The Focus is a car for city families. We know in city driving the car get will get over 100 MPGe and in combined driving cycles will get over 80 MPGe. The GT is going to be sold to the more affluent urban driver who is into driving fly cars. Both of the cars will be manufactured at the Philadelphia Navy Yard in an environmentally friendly facility.
As you all may have noticed the EVX Team is not the average after school program. There is a constant flow of information and creativity between the youth of the team and the adults. Because the kids on the team have great ideas, and the adults are great instructors and support us when we try to make our ideas a reality we have accomplished amazing things.
Students on our team spend their free time building cars because we really want to learn and create. West Philly Hybrid X team members take speech lessons, go through workshops, do research, and some of us are very active in the politics of education. We come from all different backgrounds and interests and that’s what makes us special!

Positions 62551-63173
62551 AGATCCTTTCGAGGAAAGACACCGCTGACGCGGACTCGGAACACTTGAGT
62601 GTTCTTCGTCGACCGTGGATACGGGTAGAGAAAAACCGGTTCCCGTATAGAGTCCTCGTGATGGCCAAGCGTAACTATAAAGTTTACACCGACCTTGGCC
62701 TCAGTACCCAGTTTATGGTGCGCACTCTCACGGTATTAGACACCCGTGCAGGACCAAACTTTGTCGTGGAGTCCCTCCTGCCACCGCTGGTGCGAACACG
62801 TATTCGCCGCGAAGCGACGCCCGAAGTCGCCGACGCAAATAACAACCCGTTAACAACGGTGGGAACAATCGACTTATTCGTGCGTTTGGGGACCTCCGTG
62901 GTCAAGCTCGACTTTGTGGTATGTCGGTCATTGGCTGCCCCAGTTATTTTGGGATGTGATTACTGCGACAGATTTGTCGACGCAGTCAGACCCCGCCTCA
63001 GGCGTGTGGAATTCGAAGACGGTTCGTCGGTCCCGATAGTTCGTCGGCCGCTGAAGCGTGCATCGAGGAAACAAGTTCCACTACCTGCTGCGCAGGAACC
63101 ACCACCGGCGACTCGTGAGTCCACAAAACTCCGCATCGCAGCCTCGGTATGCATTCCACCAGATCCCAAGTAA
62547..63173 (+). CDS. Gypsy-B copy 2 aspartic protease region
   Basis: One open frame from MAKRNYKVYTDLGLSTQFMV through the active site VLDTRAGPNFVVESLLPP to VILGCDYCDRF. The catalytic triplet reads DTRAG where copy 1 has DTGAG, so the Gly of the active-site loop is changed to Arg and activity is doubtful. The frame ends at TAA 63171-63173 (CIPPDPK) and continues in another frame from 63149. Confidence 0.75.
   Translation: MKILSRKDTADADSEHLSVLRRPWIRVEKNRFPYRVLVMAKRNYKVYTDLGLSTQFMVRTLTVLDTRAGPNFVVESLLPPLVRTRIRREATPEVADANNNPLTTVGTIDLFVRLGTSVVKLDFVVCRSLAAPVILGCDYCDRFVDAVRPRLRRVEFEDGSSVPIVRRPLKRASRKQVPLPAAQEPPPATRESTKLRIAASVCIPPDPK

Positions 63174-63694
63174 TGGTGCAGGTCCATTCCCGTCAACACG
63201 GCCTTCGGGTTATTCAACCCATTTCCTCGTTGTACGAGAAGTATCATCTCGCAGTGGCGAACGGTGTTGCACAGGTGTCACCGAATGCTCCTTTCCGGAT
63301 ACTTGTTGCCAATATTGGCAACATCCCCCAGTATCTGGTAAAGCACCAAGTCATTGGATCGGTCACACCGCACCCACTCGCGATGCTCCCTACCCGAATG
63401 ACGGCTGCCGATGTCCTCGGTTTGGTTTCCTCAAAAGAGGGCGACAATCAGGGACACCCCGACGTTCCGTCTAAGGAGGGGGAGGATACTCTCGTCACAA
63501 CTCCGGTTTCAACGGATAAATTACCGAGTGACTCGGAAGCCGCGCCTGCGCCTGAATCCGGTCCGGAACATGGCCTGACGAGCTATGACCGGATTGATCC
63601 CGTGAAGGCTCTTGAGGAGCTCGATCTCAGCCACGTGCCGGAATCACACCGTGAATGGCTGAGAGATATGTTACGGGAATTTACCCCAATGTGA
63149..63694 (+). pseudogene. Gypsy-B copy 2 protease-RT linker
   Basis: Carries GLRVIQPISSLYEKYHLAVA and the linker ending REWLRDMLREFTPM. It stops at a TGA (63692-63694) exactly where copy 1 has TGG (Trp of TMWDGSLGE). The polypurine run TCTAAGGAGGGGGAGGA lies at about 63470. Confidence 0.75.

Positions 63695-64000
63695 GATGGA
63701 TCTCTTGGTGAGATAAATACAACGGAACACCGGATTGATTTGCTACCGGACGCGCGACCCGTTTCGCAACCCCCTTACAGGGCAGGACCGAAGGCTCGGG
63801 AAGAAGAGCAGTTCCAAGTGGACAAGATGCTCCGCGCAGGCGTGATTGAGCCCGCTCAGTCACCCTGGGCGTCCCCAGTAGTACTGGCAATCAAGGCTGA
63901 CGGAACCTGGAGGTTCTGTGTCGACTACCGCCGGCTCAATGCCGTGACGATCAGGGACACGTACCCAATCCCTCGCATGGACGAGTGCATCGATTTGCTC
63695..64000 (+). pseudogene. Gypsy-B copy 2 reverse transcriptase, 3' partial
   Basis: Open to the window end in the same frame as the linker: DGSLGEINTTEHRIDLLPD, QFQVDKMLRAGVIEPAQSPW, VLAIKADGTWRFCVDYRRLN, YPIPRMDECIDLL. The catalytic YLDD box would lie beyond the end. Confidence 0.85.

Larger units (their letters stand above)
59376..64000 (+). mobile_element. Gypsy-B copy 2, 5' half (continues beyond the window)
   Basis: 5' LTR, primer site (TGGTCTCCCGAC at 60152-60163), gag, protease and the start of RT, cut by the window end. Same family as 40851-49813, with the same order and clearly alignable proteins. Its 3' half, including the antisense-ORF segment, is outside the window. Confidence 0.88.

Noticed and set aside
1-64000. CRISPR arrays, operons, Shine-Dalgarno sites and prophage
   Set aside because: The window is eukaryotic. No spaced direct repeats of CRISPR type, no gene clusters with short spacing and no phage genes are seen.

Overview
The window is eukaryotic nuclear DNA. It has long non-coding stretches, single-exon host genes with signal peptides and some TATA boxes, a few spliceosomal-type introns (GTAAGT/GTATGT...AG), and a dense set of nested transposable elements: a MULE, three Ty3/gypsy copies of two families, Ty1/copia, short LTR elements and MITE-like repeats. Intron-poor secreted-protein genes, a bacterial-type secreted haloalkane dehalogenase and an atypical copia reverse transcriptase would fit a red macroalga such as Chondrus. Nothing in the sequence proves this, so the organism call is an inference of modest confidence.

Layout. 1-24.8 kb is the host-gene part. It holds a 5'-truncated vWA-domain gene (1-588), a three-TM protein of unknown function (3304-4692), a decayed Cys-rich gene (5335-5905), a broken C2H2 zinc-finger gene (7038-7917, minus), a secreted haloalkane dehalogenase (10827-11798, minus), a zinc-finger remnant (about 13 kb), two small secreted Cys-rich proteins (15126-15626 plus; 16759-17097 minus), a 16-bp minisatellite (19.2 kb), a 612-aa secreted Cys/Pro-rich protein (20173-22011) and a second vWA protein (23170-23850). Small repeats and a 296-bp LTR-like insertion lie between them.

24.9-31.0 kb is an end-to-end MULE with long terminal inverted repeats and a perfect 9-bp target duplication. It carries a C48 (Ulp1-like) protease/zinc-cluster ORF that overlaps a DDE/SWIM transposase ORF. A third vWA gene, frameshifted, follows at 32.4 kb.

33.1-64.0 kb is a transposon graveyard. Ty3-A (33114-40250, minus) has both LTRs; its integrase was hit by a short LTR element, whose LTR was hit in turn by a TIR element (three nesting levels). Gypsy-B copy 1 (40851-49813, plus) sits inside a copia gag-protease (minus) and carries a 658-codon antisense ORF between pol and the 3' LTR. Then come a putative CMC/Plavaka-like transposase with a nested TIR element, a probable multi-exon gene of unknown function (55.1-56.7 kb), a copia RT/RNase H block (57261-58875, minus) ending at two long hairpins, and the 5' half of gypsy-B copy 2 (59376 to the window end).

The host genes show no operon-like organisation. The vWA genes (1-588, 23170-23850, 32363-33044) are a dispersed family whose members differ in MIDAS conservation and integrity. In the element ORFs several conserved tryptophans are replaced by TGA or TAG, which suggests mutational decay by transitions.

Our team has won many competitions on a small budget but the X PRIZE was more serious and challenging than anything we had done before. Our team members participate in our fundraising and we realize that people have to invest in our team because of what we mean for the future of education, green jobs and the future of the American auto industry.
Even though we did not win the X Prize we want to put the power of Philly youth into overdrive. We want the Philly Navy Yard to serve as the home of our green manufacturing facility and a school. The school will be a place where students will learn how to run a green business in one room and actually see one in the next.